So That No One Dies of Colon Cancer

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So That No One Dies of Colon Cancer

NewsFlash: Comparative effectiveness of screening strategies for colorectal cancer

The American Cancer Society reports in their journal "Cancer" that:

Colonoscopy emerged as the most effective screening strategy with the highest life years gained and CRCs (colorectal cancers) prevented and the lowest total costs.  Conclusion: Improvement in CRC-detection performance is not sufficient to improve screening outcomes. Special attention must be directed to detecting precancerous adenomas. See Cancer 2017;123:1516–1527.

Translation: Colonoscopy, which detects and removes precancerous adenomas (polyps) is better at saving lives from colon cancer than any other option including FOBT, FIT, and stool DNA testing. As an added benefit for the government and the taxpayer, colonoscopy is even the least-costly option when you consider the money saved by not needing to offer people surgery, chemotharapy, radiotherapy and palliative care. Yet, the real value of a life saved from colon cancer is priceless! If you need a colonoscopy, contact us, so that No One Dies of Colon Cancer.


Colonoscopy Clinic in Ottawa-Gatineau

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Why should you share our vision that "No One Dies of Colon Cancer"? In short, because a life lived free of colon cancer is better than aggressive treatment or death. Colon cancer is the third most common cancer in Canada, the second most common cause of cancer-death in men and the third most common cause of cancer-death in women. 25,100 Canadians get colon cancer each year and 9,300 of us die of it each year (2015 statistics from the Canadian Cancer Society).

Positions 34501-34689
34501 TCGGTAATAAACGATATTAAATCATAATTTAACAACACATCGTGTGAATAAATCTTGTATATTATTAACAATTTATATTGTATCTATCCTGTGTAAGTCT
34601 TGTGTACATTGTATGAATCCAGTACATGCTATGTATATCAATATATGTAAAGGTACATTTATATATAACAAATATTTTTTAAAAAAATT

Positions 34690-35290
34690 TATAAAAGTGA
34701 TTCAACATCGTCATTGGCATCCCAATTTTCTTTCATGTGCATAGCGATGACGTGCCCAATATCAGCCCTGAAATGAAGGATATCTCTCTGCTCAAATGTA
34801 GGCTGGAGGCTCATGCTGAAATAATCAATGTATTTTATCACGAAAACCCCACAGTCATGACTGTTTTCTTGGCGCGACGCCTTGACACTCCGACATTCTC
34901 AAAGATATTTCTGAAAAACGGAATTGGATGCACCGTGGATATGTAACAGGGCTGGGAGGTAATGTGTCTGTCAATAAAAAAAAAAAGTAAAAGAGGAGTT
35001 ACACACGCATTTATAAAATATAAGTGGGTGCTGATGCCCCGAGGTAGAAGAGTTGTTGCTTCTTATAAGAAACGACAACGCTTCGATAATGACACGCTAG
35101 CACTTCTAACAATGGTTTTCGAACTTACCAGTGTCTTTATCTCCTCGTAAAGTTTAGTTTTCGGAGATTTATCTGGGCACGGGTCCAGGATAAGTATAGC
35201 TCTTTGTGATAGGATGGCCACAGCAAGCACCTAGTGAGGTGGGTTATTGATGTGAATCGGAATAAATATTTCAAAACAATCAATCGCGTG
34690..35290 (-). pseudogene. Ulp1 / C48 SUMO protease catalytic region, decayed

All people age 50 and older should be screened. Which test is right for you? Read on.

The FOBT is the "three-stool-samples-sent-away-in-the-mail" test. Many family doctors ask patients to do this test at the age of 50 and repeat it every two years. It is 40% to 60% accurate when done each year. This means that if 10 people had colon cancer, this test would show positive in 4 to 6 of the 10. The others would have cancer but it would not be detected. The American College of Surgeons Colonoscopy Patient Education Brochure gives more detail. This test is good for people not willing or able to have a colonsoscopy and who are willing to accept the high rate of missed cancers.

The Ontario Association of Gastroenterology (OAG) believes that “Colonoscopy is probably the best colon cancer screening test", and that "colonoscopy likely will save more lives than the other types of tests available",  to quote the OAG Response to Task Force Recommendations on Colon Cancer Screening":

“As gastroenterologists, we would rather prevent cancer by finding polyps,” says Gould.  Polyps are growths on the lining of the bowel that can eventually deteriorate into cancer. Polyps are found up to 40% of the time and precancerous adenomatous polyps up to 35% of the time. Studies have shown that more than 50% of those high risk polyps are out of the reach of the sigmoidoscope and are unlikely to be picked up by stool testing. Only colonoscopy will detect and remove polyps so that cancer does not develop in the first place. “FOBTs and sigmoidoscopies find some colon cancers, but certainly miss others, especially early ones.  By finding and removing polyps, colonoscopy PREVENTS cancer from developing in the first place,” Murray says. (Read the Association's Full Response).